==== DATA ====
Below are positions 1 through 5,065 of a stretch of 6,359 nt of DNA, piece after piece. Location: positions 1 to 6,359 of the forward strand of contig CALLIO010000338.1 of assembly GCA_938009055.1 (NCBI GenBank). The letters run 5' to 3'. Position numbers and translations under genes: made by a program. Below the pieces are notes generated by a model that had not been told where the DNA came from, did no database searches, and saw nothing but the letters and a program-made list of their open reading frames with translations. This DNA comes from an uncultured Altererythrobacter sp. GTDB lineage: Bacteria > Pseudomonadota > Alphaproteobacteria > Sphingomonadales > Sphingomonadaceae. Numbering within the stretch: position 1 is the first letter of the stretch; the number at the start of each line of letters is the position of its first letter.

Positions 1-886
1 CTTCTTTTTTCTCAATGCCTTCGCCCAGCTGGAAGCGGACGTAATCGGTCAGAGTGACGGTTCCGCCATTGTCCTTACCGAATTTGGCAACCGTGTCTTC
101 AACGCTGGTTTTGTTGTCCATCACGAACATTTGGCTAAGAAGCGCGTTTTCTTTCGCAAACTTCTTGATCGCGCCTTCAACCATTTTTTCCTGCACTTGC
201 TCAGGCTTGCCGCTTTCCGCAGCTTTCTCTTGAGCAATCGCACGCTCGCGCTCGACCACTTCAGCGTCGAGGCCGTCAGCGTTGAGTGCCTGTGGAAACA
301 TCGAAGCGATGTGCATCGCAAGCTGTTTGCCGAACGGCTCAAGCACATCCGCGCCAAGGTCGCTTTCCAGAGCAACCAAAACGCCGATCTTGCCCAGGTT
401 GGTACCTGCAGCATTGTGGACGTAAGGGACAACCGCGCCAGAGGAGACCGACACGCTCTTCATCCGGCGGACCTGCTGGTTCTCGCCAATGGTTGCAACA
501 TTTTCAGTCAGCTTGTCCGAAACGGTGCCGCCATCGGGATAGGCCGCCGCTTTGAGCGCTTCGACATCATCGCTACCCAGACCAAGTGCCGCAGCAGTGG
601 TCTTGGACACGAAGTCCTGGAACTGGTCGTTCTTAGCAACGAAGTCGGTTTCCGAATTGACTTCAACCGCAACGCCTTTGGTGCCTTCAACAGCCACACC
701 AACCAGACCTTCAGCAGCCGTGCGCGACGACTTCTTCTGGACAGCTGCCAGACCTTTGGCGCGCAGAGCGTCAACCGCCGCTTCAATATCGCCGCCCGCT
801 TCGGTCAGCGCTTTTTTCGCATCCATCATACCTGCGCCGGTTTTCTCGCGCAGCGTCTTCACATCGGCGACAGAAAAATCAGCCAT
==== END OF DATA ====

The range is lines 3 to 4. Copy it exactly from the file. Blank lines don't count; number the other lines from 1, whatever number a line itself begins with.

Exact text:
1 CTTCTTTTTTCTCAATGCCTTCGCCCAGCTGGAAGCGGACGTAATCGGTCAGAGTGACGGTTCCGCCATTGTCCTTACCGAATTTGGCAACCGTGTCTTC
101 AACGCTGGTTTTGTTGTCCATCACGAACATTTGGCTAAGAAGCGCGTTTTCTTTCGCAAACTTCTTGATCGCGCCTTCAACCATTTTTTCCTGCACTTGC